Mother wants next of kin registry to go nationwide

Carmela Waint presents next of kin license designation program to the public. (WDTN- Beairshelle Edmé)

DAYTON, Ohio (WDTN) – Friday marks the seventh anniversary of a law here in Ohio that helps first responders get a hold of you if your loved one is involved in an accident.

There is a push to take the law nationwide.

Carmela Wiant lost her son nearly eight years ago in a tragic accident. No one was immediately able to contact her, so she crafted a law to change that.

Seven years after then Governor Ted Strickland signed the law in her son’s honor, she’s making strides for more change.

“It’s just it hurts so bad to know I wasn’t right beside him,” cried Wiant when speaking with 2 NEWS’ Beairshelle Edmé

In 2006, Wiant’s son, David Money hydroplaned his van in Columbus. He was rushed to a nearby hospital.

No one was able to contact her for more than 3 hours.

During that time, David died.

Memories are what the mom carries, and little trinkets are her constant reminders, like a ring David gave her and a card David drew for her as a 4-year-old.

It’s Wiant’s mission to make sure every mom and dad will have the chance to say goodbye, if ever placed in the situation she was.

Her next of kin program lets drivers and all Ohioans lists family to call when, if emergencies happen.

“I’ve tried to get it in many states. New York is working on it right now to be in law and it is something that should be in every state,” she explained.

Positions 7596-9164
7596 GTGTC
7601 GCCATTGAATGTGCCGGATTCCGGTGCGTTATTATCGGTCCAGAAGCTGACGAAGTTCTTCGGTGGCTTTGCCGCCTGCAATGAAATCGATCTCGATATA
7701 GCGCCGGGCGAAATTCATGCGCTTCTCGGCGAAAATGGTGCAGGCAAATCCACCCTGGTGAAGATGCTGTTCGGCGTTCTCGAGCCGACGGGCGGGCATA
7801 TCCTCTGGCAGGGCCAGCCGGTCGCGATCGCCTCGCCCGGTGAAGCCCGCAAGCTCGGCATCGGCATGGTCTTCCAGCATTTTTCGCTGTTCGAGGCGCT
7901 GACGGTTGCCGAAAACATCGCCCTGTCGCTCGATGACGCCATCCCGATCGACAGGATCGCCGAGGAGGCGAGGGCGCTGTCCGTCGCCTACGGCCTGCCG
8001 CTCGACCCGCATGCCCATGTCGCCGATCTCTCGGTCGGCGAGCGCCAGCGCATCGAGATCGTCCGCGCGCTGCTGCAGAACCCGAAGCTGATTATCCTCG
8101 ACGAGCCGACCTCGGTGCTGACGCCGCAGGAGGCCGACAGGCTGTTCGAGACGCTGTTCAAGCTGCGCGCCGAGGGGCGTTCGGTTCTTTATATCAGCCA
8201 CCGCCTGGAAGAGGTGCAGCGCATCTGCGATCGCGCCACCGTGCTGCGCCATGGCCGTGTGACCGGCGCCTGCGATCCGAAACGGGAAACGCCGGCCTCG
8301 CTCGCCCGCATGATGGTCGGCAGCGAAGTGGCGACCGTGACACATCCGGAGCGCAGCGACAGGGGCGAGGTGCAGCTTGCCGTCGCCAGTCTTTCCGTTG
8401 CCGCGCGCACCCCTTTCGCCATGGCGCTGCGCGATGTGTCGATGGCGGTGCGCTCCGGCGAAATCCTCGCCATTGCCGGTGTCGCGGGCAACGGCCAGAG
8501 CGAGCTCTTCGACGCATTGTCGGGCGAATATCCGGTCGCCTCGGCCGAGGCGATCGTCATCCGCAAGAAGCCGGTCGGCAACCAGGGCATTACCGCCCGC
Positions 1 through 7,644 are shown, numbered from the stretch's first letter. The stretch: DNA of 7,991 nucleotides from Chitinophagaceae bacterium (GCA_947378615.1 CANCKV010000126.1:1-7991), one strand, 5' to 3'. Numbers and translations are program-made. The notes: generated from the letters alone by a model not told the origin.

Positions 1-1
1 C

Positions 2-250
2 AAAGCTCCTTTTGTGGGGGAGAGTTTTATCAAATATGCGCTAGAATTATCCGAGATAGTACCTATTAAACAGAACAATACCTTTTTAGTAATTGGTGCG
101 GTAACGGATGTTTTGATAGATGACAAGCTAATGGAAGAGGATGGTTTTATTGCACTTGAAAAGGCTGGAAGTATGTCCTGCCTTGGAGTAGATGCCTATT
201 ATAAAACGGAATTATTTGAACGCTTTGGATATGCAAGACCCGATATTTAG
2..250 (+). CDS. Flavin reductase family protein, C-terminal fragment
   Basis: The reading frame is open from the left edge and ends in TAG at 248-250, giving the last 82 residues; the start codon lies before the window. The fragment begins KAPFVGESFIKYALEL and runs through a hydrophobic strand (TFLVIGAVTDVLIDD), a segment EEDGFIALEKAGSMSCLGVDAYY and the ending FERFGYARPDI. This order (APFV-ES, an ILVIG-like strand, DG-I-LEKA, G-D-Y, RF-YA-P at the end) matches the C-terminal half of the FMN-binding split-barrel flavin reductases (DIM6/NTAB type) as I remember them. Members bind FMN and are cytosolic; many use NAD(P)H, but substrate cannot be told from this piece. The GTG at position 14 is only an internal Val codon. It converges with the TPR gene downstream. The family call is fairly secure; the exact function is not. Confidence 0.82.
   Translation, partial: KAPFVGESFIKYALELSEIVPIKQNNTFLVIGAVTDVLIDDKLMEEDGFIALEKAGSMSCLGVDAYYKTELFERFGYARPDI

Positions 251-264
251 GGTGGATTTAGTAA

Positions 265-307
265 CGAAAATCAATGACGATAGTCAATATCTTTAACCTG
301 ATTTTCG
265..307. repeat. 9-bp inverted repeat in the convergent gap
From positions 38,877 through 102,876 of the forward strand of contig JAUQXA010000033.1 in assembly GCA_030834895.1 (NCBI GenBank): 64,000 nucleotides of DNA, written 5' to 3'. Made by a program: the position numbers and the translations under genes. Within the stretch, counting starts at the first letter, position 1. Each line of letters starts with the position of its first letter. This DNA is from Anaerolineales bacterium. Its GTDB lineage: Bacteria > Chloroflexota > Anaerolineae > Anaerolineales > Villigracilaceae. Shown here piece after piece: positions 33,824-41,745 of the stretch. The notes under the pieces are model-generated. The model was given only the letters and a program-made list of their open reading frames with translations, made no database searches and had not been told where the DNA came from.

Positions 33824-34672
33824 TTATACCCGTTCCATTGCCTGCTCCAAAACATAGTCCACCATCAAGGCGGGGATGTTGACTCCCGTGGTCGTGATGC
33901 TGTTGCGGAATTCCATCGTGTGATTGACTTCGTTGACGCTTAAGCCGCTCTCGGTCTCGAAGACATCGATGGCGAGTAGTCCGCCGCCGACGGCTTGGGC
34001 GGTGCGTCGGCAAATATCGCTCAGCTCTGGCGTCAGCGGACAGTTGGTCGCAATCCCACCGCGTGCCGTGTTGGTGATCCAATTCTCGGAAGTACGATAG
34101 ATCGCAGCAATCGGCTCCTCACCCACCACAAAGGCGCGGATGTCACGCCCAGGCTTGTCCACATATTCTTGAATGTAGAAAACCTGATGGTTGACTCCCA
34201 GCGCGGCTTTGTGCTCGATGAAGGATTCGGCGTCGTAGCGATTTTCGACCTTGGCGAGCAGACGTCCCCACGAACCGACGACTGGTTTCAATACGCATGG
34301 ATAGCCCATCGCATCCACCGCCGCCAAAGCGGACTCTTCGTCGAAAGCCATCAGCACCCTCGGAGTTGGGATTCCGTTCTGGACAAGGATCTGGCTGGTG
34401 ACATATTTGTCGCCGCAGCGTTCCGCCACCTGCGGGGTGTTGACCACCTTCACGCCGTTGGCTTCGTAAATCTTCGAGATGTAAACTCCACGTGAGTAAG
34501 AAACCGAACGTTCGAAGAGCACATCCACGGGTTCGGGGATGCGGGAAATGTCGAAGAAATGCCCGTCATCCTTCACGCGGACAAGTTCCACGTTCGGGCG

She further described that the database is where the critical information is stored, but if an Ohioan is injured in another state, not participating in a Next of Kin register, then she questions how first responders, how, “they’ll be able to find their family immediately, instead of 8 hours later or 2 days later.”

The mother reflects that it will be a long journey ahead, but she’s willing to put in the work.

Her motivation was her own lack of knowledge to this topic before tragedy struck.

Wiant admits, “I mean, I never thought about it before. You just automatically think if something happens the police is gonna know how to find my family immediately.”

However, as she learned, that often isn’t the case.

It’s the reason she tells 2 NEWS she’s determined that seven years from now, all 50 states will have a similar next of kin program and that because her son and her work, parents won’t have to feel her same pain.

Since the program many people have signed up in Ohio.

If you and your family want to sign up for the program, visit the Ohio Bureau of Motor Vehicles web site. provides commenting to allow for constructive discussion on the stories we cover. In order to comment here, you acknowledge you have read and agreed to our Terms of Service. Commenters who violate these terms, including use of vulgar language or racial slurs, will be banned. Please be respectful of the opinions of others and keep the conversation on topic and civil. If you see an inappropriate comment, please flag it for our moderators to review.

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